There’s a lot of talk out there about the crushing burden of student loan debt facing many millennials. But the return on investment varies drastically between those who attend public, private, or for-profit colleges. And that should matter.
As the Detroit metropolitan region sprawled throughout the latter half of the twentieth century, the city’s physical boundaries remained unchanged. As a result, the city of Detroit is isolated from much of the wealth of the region and must either fund basic services through debt or choose to go without. In order to stabilize the city’s finances and alleviate the many crises that Detroit’s impoverished residents face, the broader metropolitan region should embrace a regional tax with revenues funneled to the central city. Unfortunately, Michigan’s response to Detroit’s financial crisis has been to undemocratically enforce austerity without addressing the city’s long-term revenue needs.
Our nation is understandably weary of wars that have cost us dearly – both financially and in human casualties – and achieved little but to engender deep resentment of the US in many areas of the world. But it is naive to think that we can simply leave Iraq behind.
One of the primary goals of the Affordable Care Act (ACA) is to expand the availability of health insurance coverage and decrease the number of uninsured individuals. But a number of people will still remain uninsured, falling into the “coverage gaps” created by the Supreme Court decision that made the expansion of state Medicaid programs optional.
- Jose I. Lobo, Keith Ives, Kristine Johnston, Miaomiao Shao, Simrin Makhija
- International Policy
- June 26, 2014
In recent months, we’ve seen widespread violence in the CAR and South Sudan, and attacks by Boko Haram in Nigeria and by Al-Shabaab in Kenya. Youth are often perpetrators of these acts of political violence, but there is mixed evidence on what leads them to participate.
In 2008, after decades of international recognition, world-renowned Egyptian-British heart surgeon Sir Magdi Yacoub decided to redirect his efforts to his country of birth. With a frail economy and coronary heart disease being the leading cause of death in Egypt, Yacoub saw a dire need to raise the health care standards and bring essential treatment to those most in need.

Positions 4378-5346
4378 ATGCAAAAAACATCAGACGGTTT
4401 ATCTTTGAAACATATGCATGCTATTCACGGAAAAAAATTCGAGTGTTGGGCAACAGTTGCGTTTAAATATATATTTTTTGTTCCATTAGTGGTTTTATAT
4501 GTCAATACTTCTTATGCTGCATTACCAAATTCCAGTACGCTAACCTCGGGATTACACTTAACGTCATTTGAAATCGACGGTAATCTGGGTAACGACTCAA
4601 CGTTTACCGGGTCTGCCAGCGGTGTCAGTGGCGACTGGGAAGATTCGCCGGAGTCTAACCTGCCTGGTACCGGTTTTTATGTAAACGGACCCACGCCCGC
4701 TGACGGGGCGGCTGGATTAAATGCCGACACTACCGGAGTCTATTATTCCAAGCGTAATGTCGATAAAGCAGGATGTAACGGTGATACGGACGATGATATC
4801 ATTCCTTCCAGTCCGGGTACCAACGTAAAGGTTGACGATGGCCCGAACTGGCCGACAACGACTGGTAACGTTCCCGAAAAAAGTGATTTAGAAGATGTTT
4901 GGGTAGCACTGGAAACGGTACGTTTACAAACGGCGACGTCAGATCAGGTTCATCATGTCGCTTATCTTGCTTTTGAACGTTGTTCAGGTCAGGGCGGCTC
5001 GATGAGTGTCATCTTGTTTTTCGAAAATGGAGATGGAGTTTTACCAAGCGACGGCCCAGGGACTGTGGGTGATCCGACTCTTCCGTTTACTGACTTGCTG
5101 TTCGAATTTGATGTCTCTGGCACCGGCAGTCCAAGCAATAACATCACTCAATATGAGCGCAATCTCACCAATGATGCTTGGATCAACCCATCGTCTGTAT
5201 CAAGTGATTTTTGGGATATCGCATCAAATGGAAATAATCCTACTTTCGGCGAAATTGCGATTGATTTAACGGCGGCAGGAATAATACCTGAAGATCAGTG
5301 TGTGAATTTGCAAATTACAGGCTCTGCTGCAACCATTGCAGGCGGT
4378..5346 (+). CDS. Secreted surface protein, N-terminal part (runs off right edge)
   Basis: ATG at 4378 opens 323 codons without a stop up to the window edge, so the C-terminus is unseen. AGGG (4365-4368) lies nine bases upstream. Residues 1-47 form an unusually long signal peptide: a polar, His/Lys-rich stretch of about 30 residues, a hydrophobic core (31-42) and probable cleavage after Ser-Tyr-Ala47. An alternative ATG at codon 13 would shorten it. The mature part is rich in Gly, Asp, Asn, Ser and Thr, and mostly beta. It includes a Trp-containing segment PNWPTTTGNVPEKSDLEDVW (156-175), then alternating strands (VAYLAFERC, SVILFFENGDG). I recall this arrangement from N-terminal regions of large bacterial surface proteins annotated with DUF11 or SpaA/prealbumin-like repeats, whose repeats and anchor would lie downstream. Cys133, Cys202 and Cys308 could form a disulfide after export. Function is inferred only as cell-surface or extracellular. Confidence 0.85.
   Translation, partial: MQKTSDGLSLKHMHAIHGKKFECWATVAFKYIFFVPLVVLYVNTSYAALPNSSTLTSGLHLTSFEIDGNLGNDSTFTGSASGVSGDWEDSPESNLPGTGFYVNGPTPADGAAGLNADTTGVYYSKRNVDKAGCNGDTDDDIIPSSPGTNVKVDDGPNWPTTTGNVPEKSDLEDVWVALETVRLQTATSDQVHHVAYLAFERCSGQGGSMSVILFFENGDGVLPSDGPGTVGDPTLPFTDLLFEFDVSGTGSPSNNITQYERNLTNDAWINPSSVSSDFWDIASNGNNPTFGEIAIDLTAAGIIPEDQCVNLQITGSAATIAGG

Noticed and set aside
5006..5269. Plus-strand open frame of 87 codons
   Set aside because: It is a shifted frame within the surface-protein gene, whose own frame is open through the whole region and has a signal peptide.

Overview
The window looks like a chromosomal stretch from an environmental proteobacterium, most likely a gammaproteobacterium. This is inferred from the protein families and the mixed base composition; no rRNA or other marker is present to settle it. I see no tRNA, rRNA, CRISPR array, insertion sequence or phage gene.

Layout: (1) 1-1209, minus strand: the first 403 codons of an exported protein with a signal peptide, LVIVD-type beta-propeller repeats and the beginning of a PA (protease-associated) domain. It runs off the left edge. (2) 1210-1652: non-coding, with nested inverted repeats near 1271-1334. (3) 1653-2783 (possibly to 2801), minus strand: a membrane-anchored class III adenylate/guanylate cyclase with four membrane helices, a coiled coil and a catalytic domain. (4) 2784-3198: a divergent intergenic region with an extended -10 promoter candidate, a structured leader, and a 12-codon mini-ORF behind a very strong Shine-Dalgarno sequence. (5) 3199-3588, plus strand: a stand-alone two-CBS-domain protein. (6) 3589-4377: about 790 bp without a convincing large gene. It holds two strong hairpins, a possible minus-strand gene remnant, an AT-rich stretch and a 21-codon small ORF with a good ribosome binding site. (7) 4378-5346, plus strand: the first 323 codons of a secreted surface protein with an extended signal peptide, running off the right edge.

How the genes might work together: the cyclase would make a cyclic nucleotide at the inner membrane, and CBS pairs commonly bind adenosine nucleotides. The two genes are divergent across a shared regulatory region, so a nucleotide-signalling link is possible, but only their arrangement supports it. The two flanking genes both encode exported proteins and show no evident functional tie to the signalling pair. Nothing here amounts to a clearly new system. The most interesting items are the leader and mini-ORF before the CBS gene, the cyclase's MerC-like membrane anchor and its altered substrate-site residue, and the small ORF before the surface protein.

Since the 2011 uprisings that brought down long-time strong man Hosni Mubarak, the Egyptian economy has experienced a series of dramatic ups and downs. This has been felt most acutely in the tourism sector, long an engine for growth and stability in the country. With over 25 years in the tourism industry, Amr Badr would know.
Annually, only about a quarter of American electronic waste is recycled responsibly, or in other words, not exported or landfilled. The remaining waste—much of it toxic—often ends up overseas where it is processed by children and other workers in unsafe conditions, causing health and environmental problems. Instead, we should be recycling this electronic waste in the US, where we have the proper technology and regulations to do so without causing harm to people or the environment.
Congressman John Sarbanes spoke with the Georgetown Public Policy Review to share his thoughts on McCutcheon v. FEC, how his legislation works, and the 2016 presidential elections.
Data on teacher pay across the OECD show that countries that generally score highest on international tests are not necessarily rewarding their educators with top salaries. One graph suggests that simply increasing teacher pay is not going to make schools in Houston as good as those in Helsinki.